March 27, 2012 in Opinion

Editorial: Jet biofuels must have sustained aid in liftoff

 

Biofuels for aviation are gradually climbing from novelty toward commercialization. Washington researchers have been among the foremost developing the technology, and Gov. Chris Gregoire last week signed legislation that will help Washington remain among the leaders striving to make the technology competitive with conventional jet fuel.

At the rate fuel prices are increasing, that could be as soon as next month.

But designing, building and operating aviation biofuels production plants will be a multiyear process, and an expensive one.

To help the massive investment required pencil out, HB 2422 authorizes the Housing Finance Commission to dedicate some of its bonding authority to biofuels projects, guided in part by a work group evaluating the opportunities and challenges. Inexpensive financing could determine where plants are built.

Plants considered “projects of statewide interest” – defined by investment, jobs and location – will also have their permit applications fast-tracked.

The work group will build on the research published last year by Sustainable Aviation Fuels Northwest, which focused on the Northwest’s many advantages, from feedstocks like wood and oilseed, to refineries, to buyers. Boeing Co., Alaska Airlines and the U.S. Department of Defense have been strong supporters. Washington State University and the University of Washington are among the leading research institutions.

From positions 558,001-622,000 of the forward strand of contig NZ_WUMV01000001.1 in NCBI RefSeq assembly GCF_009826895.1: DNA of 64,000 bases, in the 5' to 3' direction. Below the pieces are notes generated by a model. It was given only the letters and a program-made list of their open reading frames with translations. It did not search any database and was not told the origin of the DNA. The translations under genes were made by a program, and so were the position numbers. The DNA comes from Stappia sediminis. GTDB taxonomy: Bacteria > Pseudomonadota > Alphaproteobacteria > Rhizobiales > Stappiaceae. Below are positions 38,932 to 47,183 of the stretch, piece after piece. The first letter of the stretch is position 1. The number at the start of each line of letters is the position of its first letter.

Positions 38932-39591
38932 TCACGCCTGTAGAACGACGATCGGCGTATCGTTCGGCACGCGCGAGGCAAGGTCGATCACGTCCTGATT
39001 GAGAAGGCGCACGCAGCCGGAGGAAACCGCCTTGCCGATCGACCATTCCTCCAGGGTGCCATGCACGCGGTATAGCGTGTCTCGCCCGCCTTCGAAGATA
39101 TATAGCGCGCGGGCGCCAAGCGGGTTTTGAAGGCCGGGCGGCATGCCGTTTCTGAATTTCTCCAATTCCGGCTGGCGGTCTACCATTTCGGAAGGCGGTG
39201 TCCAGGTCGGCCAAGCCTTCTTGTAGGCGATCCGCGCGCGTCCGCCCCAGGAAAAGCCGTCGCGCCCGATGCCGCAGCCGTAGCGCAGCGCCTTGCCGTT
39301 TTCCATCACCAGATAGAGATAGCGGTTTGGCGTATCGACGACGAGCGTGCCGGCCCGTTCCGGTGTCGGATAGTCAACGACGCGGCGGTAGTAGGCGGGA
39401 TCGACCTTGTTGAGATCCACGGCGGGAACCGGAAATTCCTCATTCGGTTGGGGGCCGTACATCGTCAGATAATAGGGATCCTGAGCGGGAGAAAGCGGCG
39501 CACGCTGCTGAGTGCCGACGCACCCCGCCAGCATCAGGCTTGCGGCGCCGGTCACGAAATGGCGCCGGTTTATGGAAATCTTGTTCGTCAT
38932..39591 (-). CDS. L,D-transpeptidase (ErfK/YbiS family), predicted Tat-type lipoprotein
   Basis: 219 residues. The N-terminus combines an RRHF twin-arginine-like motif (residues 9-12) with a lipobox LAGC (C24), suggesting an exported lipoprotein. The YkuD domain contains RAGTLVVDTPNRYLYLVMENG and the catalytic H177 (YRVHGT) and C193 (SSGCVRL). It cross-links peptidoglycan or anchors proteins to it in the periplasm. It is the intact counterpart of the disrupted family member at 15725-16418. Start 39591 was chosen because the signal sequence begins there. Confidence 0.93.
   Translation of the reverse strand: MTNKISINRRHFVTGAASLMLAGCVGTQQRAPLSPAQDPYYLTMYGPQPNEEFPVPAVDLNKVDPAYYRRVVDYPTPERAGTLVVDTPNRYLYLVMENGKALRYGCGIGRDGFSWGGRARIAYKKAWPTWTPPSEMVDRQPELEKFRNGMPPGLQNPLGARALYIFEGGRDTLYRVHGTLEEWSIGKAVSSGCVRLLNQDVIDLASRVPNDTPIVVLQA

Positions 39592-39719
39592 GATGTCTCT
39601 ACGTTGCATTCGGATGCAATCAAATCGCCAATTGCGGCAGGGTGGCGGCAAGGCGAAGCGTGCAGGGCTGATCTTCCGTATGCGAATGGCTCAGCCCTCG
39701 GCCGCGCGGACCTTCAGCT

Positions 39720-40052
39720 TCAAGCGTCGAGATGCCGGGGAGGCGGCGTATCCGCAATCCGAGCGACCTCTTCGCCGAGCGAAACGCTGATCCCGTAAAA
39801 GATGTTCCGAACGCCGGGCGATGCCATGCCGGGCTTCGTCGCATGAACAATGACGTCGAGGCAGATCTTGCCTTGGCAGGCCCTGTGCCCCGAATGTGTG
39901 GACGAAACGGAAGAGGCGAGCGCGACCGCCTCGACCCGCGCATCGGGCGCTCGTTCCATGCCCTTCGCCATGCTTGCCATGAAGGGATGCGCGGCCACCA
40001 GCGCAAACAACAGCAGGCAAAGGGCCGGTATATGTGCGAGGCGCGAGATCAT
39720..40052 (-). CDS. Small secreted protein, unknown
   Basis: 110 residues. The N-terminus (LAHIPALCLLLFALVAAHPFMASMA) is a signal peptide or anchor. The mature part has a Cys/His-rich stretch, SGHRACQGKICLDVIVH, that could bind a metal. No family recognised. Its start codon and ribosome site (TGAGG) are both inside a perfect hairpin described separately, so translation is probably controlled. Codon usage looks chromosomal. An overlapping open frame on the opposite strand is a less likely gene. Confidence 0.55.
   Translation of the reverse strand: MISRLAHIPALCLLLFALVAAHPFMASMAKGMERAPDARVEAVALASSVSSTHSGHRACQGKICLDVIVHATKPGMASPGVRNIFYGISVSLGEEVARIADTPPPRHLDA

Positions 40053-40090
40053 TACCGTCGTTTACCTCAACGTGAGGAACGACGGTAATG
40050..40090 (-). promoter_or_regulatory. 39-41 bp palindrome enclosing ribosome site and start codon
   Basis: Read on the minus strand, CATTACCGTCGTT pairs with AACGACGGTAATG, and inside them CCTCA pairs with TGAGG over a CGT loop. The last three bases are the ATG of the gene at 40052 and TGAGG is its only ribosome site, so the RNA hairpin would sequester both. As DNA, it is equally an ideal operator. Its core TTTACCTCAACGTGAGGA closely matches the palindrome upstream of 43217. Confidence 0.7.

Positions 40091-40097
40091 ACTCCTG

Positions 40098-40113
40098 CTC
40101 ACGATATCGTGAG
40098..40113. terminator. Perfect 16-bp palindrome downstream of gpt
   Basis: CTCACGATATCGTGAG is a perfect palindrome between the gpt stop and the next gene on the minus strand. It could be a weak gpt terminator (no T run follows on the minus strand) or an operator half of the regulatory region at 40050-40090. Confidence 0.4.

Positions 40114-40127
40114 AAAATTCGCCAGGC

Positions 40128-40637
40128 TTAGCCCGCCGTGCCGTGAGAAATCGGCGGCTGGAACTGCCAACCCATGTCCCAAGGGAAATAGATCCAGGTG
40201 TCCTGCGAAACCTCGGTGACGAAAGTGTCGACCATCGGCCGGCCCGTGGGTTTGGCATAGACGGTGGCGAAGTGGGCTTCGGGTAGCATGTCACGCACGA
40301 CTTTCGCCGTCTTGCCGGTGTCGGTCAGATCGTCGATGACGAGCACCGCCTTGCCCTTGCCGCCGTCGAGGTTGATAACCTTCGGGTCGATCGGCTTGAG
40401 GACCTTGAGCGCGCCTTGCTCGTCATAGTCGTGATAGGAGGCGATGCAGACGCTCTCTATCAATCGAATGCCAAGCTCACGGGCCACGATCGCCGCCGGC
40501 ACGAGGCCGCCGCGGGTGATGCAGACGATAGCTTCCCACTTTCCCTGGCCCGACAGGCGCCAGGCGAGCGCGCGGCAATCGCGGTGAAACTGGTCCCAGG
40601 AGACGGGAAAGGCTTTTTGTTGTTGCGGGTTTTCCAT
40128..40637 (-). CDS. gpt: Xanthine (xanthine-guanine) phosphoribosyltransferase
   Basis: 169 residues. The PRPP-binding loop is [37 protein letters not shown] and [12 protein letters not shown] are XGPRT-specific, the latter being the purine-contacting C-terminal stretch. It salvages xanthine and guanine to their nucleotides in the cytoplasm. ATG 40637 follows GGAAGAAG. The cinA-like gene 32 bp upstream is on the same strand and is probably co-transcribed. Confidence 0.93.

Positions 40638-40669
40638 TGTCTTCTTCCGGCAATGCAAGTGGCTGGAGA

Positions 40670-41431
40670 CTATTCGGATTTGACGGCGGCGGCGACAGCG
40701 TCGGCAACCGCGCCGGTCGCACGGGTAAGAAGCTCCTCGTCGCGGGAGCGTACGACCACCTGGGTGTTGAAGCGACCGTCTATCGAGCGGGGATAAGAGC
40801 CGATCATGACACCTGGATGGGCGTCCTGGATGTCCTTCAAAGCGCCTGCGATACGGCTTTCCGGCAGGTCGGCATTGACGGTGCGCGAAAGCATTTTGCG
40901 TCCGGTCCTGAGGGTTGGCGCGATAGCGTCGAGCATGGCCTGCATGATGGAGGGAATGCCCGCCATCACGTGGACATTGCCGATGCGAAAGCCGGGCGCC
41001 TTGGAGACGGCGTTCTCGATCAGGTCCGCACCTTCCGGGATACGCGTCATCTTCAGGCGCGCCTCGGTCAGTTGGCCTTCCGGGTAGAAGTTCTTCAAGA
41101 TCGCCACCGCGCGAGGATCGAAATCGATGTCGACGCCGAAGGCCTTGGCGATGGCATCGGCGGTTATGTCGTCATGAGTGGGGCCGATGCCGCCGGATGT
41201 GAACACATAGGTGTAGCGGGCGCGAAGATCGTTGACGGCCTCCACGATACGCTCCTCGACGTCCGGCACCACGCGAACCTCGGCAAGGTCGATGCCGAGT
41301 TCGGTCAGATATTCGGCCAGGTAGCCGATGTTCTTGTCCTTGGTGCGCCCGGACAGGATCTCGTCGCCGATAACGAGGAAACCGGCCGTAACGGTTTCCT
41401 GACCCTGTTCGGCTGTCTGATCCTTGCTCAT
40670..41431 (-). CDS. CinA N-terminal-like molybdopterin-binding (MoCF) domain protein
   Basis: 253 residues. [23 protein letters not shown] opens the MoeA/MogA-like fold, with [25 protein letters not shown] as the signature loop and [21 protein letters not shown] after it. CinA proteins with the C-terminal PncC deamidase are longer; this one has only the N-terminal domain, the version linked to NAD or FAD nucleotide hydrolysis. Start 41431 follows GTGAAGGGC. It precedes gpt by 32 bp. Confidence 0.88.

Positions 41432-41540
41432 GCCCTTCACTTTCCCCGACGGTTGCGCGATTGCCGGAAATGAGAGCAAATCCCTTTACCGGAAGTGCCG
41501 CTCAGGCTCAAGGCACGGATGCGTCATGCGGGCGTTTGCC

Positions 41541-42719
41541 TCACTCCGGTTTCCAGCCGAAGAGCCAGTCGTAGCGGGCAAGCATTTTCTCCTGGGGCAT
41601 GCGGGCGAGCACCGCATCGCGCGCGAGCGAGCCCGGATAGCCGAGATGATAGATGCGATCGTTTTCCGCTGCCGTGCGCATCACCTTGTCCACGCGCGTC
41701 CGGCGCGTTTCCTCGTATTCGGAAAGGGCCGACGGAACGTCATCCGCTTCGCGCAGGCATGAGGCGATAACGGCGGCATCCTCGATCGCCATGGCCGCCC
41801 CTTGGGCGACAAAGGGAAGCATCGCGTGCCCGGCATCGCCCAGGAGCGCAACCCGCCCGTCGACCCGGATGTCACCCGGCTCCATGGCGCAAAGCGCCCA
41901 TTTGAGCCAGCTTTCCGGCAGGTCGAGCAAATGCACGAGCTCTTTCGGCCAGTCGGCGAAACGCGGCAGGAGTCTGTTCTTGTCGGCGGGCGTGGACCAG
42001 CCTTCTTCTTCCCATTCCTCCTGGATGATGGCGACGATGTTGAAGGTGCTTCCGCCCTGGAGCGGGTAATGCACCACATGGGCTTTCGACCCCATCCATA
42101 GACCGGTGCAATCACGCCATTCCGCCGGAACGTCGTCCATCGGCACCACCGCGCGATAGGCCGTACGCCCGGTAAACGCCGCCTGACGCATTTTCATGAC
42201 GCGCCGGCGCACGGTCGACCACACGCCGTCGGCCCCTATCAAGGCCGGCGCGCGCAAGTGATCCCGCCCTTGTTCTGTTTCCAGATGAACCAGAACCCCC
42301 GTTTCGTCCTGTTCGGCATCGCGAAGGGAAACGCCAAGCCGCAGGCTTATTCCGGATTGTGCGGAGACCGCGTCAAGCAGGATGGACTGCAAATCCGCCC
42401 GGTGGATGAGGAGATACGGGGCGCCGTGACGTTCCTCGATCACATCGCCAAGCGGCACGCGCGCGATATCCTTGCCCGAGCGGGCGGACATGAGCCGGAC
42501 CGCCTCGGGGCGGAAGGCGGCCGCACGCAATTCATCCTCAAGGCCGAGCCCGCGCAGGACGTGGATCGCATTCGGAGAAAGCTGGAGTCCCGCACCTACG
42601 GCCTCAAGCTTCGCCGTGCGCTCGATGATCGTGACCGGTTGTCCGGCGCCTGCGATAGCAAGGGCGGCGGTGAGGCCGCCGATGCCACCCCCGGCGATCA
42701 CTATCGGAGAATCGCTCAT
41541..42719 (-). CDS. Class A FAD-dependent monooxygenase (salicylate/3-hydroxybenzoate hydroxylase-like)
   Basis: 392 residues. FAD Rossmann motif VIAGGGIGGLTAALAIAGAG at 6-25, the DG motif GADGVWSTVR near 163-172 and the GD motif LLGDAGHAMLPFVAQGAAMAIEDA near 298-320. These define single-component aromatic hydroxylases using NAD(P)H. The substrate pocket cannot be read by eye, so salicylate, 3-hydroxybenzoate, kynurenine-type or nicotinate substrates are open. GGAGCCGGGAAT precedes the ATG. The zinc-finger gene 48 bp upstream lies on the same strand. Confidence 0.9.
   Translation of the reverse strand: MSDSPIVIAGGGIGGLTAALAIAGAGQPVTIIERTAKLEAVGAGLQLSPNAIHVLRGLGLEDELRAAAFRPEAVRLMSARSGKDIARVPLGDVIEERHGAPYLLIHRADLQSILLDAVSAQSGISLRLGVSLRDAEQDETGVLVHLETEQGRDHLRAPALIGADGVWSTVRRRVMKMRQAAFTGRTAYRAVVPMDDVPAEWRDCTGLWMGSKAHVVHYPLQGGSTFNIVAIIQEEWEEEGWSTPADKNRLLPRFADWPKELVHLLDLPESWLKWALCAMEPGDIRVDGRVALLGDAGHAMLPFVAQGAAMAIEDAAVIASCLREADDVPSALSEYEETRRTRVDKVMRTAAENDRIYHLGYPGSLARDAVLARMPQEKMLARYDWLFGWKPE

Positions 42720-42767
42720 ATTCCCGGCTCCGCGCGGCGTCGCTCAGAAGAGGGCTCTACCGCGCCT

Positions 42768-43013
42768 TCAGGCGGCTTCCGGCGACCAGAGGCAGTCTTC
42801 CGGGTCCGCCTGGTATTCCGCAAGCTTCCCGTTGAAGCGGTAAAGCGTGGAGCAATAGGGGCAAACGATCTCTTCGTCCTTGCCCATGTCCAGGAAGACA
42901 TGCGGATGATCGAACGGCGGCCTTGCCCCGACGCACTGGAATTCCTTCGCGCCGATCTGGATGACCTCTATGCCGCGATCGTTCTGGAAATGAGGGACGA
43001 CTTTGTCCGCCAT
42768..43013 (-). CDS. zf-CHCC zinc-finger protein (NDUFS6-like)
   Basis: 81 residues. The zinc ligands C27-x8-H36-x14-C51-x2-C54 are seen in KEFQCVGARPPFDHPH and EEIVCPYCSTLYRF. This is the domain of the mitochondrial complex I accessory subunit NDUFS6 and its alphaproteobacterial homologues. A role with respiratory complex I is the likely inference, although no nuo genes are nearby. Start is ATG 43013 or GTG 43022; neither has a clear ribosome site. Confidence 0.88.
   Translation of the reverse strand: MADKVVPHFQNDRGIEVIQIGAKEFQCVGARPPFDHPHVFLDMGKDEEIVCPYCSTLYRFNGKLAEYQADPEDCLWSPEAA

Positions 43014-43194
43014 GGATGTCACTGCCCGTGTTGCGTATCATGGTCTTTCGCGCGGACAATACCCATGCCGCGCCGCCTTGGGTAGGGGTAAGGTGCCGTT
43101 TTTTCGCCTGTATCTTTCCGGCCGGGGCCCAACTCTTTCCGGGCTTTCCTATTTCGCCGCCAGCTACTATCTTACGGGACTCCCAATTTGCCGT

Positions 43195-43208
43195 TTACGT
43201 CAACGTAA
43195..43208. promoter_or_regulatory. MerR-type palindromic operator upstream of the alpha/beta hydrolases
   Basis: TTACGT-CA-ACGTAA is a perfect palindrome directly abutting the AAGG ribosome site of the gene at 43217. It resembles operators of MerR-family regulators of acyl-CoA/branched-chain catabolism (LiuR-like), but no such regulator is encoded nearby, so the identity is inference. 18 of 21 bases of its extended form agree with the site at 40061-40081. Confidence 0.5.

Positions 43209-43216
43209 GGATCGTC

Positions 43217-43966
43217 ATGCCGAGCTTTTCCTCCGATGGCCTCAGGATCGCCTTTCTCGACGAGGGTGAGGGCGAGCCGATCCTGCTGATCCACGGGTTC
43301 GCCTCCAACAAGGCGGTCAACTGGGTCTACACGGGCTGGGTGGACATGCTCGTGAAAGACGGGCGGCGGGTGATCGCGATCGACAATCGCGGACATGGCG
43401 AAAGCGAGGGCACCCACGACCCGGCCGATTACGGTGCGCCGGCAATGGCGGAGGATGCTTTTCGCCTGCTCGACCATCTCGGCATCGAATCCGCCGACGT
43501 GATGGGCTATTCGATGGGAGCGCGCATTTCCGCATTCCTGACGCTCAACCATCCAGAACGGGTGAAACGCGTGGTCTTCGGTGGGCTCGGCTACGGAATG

With the concentration of military installations in Washington, the DOD will be a particularly important player. The U.S. Navy wants to reduce its use of imported fuels by 50 percent by 2020, and last week it awarded a contract to a California company making fuel from the kind of woody biomass that could be a primary feedstock for fuels in the Northwest. The Navy is expected to commit funding to several other biofuel facilities but has not yet requested more proposals.

Meanwhile, Boeing and competitors Airbus and Embraer have agreed to support biofuels as they, too, look for more secure fuel sources and a partial solution to the pollution that the industry generates.

And, last week, Bloomberg New Energy Finance reported that fuel from woody biomass might be available at $3.40 per gallon by 2018.

Still, caution is advised.

Washington stumbled in its efforts to support biofuels, including biodiesel. Building a supply chain, finding markets and overcoming technological challenges are not easy tasks, made more complex by the volatility of pricing for conventional fuels. The industry has lost some federal government supports.

The legislation specifies several ways funds raised by selling bonds could help encourage aviation biofuel commercialization. Private-sector participation should be a must.

Aviation biofuels sounds like a natural fit for Washington’s economy. HB 2422 won overwhelming support in both the House and Senate. If state officials can manage the takeoff, Washington will be on its way.

To respond to this editorial online, go to www.spokesman.com and click on Opinion under the Topics menu.


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